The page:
With a friend’s wedding coming up later this year and being an avid photographer, I decided that as my gift to them I would photograph some highlights from the day and present them to them in an album.

I was after a film I could use for both the day ceremony and the evening celebrations. This limited me a lot and I started playing around with the light meter app on my phone to work out what ISO film I would need to cover the lower light conditions. I initially settled on Lomography Colour 800, but as this was sold out in a lot of places (or attracted exorbitant delivery charges) I started looking at ILFORD Delta 3200 Professional.

I checked out some sample images online and fell in love with the heavy grain and deep contrast. I also read up on other peoples experiences and saw that a lot of people were recommending shooting at 1600 and developing normally to give the negatives a bit more weight. From my earlier exposure experiments that settled it and three rolls were ordered.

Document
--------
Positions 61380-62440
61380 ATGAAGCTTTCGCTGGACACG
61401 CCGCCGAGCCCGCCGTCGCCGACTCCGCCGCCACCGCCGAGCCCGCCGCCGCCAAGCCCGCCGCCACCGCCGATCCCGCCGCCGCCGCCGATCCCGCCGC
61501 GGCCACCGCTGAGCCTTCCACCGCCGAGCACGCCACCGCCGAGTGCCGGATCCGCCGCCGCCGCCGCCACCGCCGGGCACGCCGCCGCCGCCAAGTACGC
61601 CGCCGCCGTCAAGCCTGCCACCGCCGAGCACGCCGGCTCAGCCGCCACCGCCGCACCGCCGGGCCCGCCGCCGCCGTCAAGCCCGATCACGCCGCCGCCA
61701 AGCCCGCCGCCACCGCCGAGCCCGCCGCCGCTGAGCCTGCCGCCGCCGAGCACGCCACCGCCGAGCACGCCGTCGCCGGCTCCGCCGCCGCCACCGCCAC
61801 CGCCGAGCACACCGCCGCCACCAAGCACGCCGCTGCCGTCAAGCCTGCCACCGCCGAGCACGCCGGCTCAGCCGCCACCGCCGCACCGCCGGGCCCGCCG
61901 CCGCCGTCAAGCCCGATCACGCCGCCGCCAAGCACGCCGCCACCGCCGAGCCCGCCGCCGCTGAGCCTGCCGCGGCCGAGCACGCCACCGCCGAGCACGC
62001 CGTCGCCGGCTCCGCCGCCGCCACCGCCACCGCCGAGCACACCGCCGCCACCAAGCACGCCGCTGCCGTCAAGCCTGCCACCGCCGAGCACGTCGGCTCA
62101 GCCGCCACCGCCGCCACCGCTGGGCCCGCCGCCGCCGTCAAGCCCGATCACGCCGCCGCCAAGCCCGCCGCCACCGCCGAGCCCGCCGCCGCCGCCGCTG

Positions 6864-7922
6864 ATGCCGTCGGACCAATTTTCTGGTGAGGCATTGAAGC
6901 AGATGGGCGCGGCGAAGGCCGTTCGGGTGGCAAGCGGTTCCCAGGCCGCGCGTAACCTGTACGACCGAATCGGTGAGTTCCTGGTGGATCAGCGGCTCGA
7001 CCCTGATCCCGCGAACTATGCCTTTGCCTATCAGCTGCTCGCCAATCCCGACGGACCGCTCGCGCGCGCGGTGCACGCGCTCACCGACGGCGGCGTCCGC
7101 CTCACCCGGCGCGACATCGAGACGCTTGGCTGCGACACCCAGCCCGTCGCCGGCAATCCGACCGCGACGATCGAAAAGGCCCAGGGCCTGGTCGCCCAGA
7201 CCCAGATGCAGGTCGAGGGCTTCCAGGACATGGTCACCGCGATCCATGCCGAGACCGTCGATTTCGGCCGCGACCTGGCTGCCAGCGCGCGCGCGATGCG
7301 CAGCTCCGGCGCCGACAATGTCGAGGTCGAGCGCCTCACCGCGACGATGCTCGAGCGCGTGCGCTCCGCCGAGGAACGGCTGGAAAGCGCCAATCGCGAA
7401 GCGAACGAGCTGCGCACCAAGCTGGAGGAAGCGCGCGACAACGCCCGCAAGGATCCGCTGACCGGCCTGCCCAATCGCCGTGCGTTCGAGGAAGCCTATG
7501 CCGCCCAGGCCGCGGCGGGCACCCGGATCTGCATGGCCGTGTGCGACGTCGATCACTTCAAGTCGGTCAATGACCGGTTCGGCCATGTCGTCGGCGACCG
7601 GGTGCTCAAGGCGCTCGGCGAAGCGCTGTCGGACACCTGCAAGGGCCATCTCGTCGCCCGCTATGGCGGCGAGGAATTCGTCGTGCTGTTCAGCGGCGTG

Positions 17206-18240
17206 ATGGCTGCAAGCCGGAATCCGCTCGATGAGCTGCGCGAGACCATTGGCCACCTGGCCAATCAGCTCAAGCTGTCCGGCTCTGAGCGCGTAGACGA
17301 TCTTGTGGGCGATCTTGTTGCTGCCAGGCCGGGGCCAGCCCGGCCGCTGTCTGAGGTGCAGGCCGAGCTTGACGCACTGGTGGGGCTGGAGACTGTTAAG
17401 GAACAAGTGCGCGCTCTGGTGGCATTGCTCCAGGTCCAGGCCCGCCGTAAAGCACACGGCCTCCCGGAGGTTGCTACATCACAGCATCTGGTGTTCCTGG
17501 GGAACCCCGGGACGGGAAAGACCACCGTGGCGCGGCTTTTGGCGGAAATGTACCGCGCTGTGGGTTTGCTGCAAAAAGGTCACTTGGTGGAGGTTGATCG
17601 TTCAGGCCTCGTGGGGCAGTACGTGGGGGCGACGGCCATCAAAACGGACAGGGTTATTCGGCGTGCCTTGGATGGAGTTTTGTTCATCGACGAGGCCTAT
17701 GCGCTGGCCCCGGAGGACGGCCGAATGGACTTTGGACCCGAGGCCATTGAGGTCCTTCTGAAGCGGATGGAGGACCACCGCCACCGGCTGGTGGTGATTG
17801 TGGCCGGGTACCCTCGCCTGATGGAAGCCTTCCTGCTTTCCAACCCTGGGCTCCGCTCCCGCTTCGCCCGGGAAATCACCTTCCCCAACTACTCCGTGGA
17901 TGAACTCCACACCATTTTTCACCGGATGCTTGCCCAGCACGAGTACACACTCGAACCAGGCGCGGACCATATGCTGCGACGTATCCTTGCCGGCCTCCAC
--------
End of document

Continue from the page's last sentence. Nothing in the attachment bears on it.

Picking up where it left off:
I knew that I needed to test out the film at the intended EI of 1600 before diving straight in at the wedding. So I loaded up my Nikkormat EL and went on a street photography outing to the centre of Sheffield, UK, with my local photography group.

With the bright sunlight during the day, I threw on an ND8 filter to compensate for the camera’s maximum shutter speed of 1/1000 and the lens’ minimum aperture of f/16. I saved a few frames at the end to test low light/night time exposures and wandered out that evening to the wooded roads in my local area to finish off the roll.

After getting the film back I was ecstatic with the results and knew I had made the right choice with this film. I was so happy, in fact, that I might just have to do another “test” roll, just for fun.

~ Alex

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  1. Hiya, they were developed by my local lab. I did add a bit of contrast through lightroom, but I had read that exposing at 1600 was the way to get the best out of this film and it seems to have worked.

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